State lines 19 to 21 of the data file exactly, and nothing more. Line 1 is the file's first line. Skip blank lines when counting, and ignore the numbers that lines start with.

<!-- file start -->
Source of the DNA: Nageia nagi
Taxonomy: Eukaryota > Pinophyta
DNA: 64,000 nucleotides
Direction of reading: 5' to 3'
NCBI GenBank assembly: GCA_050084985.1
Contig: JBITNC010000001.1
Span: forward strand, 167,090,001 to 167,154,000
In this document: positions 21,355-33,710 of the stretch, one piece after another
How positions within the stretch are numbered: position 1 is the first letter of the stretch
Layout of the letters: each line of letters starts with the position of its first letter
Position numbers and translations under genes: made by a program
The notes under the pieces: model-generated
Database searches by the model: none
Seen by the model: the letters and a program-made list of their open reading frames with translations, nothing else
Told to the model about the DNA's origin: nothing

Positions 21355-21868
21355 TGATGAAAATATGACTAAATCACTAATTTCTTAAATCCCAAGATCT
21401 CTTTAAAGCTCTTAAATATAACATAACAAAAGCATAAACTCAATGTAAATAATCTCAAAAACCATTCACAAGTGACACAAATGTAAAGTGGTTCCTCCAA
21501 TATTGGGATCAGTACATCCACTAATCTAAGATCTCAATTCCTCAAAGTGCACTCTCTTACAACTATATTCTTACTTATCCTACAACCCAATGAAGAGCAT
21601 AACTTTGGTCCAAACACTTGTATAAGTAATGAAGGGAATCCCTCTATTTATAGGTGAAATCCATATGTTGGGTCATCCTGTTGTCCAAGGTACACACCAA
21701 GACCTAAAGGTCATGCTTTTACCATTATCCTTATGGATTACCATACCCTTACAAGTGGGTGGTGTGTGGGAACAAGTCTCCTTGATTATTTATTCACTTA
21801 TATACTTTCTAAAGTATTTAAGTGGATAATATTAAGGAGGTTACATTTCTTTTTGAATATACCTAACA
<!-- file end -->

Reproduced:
21501 TATTGGGATCAGTACATCCACTAATCTAAGATCTCAATTCCTCAAAGTGCACTCTCTTACAACTATATTCTTACTTATCCTACAACCCAATGAAGAGCAT
21601 AACTTTGGTCCAAACACTTGTATAAGTAATGAAGGGAATCCCTCTATTTATAGGTGAAATCCATATGTTGGGTCATCCTGTTGTCCAAGGTACACACCAA
21701 GACCTAAAGGTCATGCTTTTACCATTATCCTTATGGATTACCATACCCTTACAAGTGGGTGGTGTGTGGGAACAAGTCTCCTTGATTATTTATTCACTTA